as I thought empty.

I then examined the windows. There were only two, one to each room; the
remainder having been walled up; and these each of them provided with
thick iron bars, so near to each other as to admit but of a small part
of the face passing between them. There was a casement to the front
room only; and I found a piece of paper tied to the handle of it, on
which was written--'You are closely watched: if you attempt to make any
signals, or shout, or take any other means to inform persons you are
here, your lodging will be changed to one much more disagreeable.'

Having nothing with which I could employ myself except my thoughts, and
these flowing in abundance, I sat meditating and undisturbed till it
was almost dark. A little before five o'clock as I suppose, perhaps
later, for I forgot to say my watch and purse had been taken from me,
with a promise that they should be returned, I heard the sound of
distant bolts and locks, that belong to the outer gates and doors, and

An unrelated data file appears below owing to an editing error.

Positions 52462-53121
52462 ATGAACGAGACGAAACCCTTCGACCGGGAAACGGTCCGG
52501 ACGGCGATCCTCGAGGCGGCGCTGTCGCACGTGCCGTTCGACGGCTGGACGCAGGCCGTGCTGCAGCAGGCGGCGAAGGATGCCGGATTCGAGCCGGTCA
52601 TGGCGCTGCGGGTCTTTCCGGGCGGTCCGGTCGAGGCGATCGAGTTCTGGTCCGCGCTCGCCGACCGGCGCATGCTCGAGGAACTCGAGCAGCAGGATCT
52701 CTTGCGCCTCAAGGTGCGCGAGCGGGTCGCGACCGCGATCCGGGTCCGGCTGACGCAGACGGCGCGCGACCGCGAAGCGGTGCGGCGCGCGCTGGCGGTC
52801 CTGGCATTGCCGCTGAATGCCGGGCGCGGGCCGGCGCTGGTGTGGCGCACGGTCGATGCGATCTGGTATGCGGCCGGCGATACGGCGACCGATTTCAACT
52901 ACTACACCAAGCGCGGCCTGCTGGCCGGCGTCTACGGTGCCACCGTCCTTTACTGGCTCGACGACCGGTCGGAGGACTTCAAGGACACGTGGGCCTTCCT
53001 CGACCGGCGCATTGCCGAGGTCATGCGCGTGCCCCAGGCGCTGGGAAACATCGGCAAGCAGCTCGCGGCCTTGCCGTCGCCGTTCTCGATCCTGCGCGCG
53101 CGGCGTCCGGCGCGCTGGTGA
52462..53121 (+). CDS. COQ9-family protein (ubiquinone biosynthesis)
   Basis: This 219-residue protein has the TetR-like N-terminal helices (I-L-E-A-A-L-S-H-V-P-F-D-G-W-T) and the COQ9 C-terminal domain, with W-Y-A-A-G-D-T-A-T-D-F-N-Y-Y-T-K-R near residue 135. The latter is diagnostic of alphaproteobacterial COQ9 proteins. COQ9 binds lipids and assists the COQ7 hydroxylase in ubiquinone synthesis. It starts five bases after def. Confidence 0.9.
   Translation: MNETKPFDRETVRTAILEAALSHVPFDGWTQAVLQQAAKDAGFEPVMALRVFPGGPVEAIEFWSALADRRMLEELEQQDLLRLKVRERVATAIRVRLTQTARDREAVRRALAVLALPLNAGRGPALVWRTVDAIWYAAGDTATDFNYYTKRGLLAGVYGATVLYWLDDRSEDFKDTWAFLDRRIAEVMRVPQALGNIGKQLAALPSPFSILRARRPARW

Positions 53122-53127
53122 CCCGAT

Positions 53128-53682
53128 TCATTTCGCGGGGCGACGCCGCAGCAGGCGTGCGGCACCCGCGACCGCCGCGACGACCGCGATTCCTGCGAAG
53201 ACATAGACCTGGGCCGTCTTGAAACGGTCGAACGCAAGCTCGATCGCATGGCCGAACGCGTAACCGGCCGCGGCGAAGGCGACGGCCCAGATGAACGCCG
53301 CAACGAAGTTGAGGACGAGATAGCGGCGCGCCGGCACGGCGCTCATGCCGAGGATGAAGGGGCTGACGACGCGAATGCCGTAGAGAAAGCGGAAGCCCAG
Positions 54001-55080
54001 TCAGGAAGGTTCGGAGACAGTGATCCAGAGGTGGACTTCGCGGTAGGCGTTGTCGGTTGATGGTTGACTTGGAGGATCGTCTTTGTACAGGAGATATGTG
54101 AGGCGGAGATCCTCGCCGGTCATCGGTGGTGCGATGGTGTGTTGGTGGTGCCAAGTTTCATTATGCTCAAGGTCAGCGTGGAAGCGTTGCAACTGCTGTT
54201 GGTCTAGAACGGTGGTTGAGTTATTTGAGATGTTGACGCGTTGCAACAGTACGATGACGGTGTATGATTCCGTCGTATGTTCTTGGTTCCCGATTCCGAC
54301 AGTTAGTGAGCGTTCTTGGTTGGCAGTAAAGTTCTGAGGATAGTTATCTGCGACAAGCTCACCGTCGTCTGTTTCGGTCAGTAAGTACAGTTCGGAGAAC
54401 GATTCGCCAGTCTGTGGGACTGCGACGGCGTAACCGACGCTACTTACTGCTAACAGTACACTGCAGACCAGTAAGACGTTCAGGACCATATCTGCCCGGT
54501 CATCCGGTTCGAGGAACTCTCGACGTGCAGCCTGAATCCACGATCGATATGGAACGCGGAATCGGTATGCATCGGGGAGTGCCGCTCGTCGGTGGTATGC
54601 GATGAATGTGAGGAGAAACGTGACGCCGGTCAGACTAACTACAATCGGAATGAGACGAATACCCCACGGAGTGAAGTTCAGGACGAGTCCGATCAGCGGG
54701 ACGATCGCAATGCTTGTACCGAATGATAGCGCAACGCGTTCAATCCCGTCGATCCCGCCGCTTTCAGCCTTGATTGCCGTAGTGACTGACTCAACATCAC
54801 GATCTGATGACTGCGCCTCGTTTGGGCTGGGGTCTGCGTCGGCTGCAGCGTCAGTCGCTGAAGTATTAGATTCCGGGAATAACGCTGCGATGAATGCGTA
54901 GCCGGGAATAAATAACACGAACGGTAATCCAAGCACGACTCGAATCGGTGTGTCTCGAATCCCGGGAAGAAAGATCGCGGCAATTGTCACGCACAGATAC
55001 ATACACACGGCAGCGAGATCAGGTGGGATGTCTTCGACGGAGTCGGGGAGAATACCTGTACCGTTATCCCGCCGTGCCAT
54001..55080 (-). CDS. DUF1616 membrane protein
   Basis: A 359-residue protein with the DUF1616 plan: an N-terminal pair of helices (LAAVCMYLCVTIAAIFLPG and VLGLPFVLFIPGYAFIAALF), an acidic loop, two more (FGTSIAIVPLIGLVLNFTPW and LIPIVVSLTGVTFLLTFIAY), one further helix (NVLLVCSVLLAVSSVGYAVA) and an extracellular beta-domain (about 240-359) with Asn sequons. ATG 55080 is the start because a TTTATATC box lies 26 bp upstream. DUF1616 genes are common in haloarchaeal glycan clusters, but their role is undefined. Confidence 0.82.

soon afterward of men in loud conversation.

The keeper and two of his assistants came up to me, and once more
brought the straight waistcoat, into which they bade me thrust my arms.
I hesitated, and told them I did not choose to have my arms confined.
To which the keeper replied--'B--- my b---- eyes! None of your jabber,
or I'll fetch you another rum one! I'll knock you off the roost again!'

From this speech I conclude it was he who gave me the blow with the
bludgeon, when I was first secured.

As he said this, he raised his bludgeon; with which kind of weapon they
were all three armed, and had locked the door after them. There was no
remedy, and I obeyed.

As soon as they had confined my arms they left me, and remembering the
bank-notes which I had in my fob, I began to fear they had come to the
knowledge of this circumstance; though I could not imagine by what
means. Some short time afterward, perhaps a quarter of an hour, the